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Solar trade deal with China 'a fair compromise'

The EU has approved a solar panel trade deal with China, saving Europe from a full-blown trade war. The deal has been criticized, but solar industry expert Eicke Weber says this compromise will stabilze the market.

The European Commission imposed anti-dumping tariffs on Chinese solar panels earlier this year, claiming China was selling their product at artifically low prices. But a new deal between the two sets a minimum price for Chinese panels within the EU market and brings punitive tariffs to an end. Eicke Weber, the Director of Frauenhofer Institute for Solar Energy Systems ISE, says the deal is a fair one.

Deutsche Welle: Dr. Weber, could you tell us about the compromise solar trade deal?

Eicke R. Weber: The problem was that China has been selling photovoltaic modules at prices far below production costs and this is why the European Union, as well as the United States started to request tariffs in order to equilibrate the situation. However, nobody really likes to put up barriers against free trade. So it is a relief that we have found a compromise that seems to be acceptable on both sides, in which the Chinese manufacturers promise to keep a minimum price for the modules, as well as agree to limits on the total volume of modules shipped to Europe.

Chinese solar panel factory workers attending a protest against EU tariffs.

There was strong opposition in China to the prospect of Europe introducing tariffs on Chinese solar panels

This compromise seems to have done little to ease the tensions in Europe. The Alliance for Affordable Solar Energy (AFASE) says any rise in price will harm the market for solar power. On the other hand, EU ProSun, a solar industry lobby group, says the EU is being blackmailed by China. What is your opinion?

Any compromise will never satisfy the interests of competing parties on both sides fully. I think it is a relatively fair compromise. What is most important is that reaching such compromise avoids a trade war and allows investors to go forward with confidence. The biggest danger of the past situation was that investors could not know for which price they were going to get modules and whether there would be retroactive tariffs slapped on those prices, which of course really disrupted the market very strongly.

An AFASE protest in Brussels.

Solar power promoters like AFASE are concerned any rise in costs will harm the solar market

ProSun has gone as far as to say the compromise is illegal and they're planning to take their complaint to the European Court of Justice in Luxembourg. What kind of results can we expect if they take it that far?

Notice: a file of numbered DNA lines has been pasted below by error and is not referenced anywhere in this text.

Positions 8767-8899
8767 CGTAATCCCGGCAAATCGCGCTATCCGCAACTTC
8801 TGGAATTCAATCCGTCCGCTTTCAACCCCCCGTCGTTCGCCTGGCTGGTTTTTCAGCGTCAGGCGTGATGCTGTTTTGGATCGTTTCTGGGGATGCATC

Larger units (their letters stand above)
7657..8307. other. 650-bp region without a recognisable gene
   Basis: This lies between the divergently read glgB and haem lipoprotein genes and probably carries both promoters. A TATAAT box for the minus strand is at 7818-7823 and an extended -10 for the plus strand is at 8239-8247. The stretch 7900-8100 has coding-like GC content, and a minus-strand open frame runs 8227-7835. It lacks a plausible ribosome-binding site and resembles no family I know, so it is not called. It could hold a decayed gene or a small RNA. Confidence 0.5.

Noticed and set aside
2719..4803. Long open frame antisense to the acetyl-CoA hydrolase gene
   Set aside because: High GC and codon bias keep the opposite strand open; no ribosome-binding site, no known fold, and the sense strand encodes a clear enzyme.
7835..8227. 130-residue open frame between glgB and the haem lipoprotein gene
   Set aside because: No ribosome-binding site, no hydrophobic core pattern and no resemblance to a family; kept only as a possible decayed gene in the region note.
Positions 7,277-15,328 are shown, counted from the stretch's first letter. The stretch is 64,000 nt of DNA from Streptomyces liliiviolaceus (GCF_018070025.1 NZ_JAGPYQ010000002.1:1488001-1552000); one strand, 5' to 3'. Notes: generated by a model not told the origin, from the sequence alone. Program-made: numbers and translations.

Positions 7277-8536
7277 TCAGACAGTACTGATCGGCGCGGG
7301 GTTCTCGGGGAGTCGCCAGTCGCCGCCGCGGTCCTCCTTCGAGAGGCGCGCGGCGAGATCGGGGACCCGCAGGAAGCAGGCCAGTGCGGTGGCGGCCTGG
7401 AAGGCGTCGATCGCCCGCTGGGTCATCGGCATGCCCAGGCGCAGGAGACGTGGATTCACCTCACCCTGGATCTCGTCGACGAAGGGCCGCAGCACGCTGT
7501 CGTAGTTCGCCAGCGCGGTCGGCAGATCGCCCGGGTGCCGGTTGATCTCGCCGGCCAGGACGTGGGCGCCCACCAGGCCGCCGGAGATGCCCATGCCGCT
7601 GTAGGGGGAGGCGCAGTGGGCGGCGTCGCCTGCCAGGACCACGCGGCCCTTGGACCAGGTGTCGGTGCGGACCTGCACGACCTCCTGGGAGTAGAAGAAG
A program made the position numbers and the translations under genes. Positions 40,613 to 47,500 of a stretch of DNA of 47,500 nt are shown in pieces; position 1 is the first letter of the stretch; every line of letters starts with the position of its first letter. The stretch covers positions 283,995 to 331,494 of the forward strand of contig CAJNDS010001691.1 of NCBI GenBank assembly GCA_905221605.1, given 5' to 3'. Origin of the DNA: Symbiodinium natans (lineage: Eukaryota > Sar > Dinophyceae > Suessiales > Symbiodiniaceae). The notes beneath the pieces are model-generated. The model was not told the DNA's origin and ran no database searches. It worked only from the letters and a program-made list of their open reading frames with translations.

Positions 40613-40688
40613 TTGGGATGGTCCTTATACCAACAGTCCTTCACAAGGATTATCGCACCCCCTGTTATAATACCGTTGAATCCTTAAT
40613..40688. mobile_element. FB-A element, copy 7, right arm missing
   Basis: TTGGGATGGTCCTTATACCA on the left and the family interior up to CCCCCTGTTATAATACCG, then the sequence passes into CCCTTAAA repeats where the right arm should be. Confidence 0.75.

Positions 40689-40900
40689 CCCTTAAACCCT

Of course nobody can predict any decision of the Court of Justice. From my own, more technical than political perspective, I would think that the compromise makes plenty of sense. It really avoids the most damaging consequences of the past situation, in which modules were sold at prices of 30 or 40 cents per watt - those were clearly dumping prices. I think a price bottom of 56 cents per watt is a bottom where some manufacturers, including European manufacturers, will be able to produce at least at cost.

You have spent a lot of time in the US, which has had its own dispute with China about the production of cheap solar panels and parts. How is the American renewables industry reacting to the EU-China deal?

It was the same companies behind the US problem with China. The problem is the same: low prices for Chinese modules appeared in Europe and in the US. I have not yet seen published reactions from the US industry but I expect the US will be willing to join a compromise of the kind that has been reached. US interest in avoiding a trade war is as large as in Europe.

Workers in China make a solar panel

Weber says the United States may adopt a similar compromise to Europe with regards to Chinese solar panels

This deal goes to the end of 2015. What impact do you think it will have on the future of renewable energy worldwide?

In principle the impact will be positive because it will reestablish stability of an investment climate so investors know what prices they can calculate with. I think it makes sense to limit the deal to 2015 because in 2015 we might have a new market situation. We may have different prices and then either we don't need such a deal at all or we can renegotiate.

Professor Eicke Weber is Director of the Fraunhofer Institute for Solar Energy Systems ISE and Professor for Physics and Solar Energy at the Albert-Ludwigs-University of Freiburg, Germany.

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